When I wrote the following piece, I misunderstood the records I was reading. These records are actually the compensation paid to slave-owners upon the abolition of slavery in the British Empire. I feel I’d like to retain the original piece as written, but with this corrective and explanatory note for readers at the beginning. In many ways, it’s even more disturbing to read how great the sums of money were spent on compensating owners, when nothing except liberty was extended to enslaved peoples.
Patrick Mackie 15/07/2015
My mother comes from a long-established family of plantation owners in Antigua, and I have long known that the reality is that her ancestors, and mine, will have been slave owners. Now, I know at least which ancestors bought slaves, and I know how many they bought, and how much they paid for them. Those are possibly the most awful words I have ever written, putting down in perpetuity that my family heritage includes people who owned other people, who paid cash for them and enslaved them for their private commercial advantage. It’s something I knew to be a historical reality, and now, thanks to a project based at University College, London, I can now identify the individuals.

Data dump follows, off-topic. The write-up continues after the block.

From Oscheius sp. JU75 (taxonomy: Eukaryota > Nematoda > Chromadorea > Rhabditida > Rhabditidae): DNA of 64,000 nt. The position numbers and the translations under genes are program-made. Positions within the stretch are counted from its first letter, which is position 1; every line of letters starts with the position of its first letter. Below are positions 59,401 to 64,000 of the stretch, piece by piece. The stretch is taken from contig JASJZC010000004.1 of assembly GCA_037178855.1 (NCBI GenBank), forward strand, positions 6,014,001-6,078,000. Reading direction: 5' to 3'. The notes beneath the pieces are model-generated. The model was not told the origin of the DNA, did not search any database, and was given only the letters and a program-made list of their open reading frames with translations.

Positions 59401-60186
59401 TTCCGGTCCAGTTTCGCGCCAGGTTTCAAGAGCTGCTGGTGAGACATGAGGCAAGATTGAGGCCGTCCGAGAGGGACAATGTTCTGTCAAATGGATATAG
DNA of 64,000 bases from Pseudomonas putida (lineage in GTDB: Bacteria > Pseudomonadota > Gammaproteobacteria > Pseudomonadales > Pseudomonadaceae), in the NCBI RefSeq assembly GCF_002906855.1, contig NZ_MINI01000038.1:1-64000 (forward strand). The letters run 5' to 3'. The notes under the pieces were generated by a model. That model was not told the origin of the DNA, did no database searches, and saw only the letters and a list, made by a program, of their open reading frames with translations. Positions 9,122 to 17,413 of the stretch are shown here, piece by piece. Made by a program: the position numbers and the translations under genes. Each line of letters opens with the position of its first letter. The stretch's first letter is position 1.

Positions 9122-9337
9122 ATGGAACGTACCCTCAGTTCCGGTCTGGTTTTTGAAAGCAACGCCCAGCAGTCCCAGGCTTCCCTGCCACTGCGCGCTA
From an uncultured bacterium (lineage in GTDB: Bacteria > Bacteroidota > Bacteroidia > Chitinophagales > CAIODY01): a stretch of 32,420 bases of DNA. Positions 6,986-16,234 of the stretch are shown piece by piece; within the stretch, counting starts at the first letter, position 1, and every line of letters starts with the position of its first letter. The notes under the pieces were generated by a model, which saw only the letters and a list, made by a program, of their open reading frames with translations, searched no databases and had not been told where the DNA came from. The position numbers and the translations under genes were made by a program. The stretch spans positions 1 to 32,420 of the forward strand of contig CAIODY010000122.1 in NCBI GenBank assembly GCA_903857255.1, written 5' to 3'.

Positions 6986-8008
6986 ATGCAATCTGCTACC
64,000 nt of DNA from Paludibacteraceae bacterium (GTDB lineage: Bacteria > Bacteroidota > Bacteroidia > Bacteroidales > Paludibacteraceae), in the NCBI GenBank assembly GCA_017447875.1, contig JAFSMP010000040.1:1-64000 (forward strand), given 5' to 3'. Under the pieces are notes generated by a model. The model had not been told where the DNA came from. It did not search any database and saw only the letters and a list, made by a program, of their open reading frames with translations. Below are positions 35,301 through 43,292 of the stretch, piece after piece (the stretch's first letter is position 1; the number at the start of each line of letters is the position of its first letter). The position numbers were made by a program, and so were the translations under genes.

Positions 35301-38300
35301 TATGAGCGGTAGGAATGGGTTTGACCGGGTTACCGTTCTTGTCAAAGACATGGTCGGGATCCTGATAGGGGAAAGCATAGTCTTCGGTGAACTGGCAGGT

On the 19th October 1835, Elizabeth Sedgwick and her son, Samuel Sedgwick, between them paid £774 19s for the bodies and lives of forty-five people, to become their property and provide the labour that enabled their own prosperity. That sum has an historic opportunity cost of £80,690 at today’s value, £1,793 per person. No doubt they expected that investment to pay a handsome dividend over the lives of their purchases. Samuel is my four-greats-grandfather and Elizabeth my five-greats-grandmother. I am lucky that I have family trees that trace some ancestral lines back into the 17th and 18th centuries in good detail, but the inevitability is that, as we go back in time, we discover things that we would never countenance as moral or ethical behaviour, and from which we naturally recoil, but were the brutal normality of their times. Most people don’t have access to those resources and the modern, unknowing, descendants of slave-owners in Britain alone must number the hundred-thousands, if not more. So, as the old saw goes, when you point one finger at me, there are three more pointing back at you.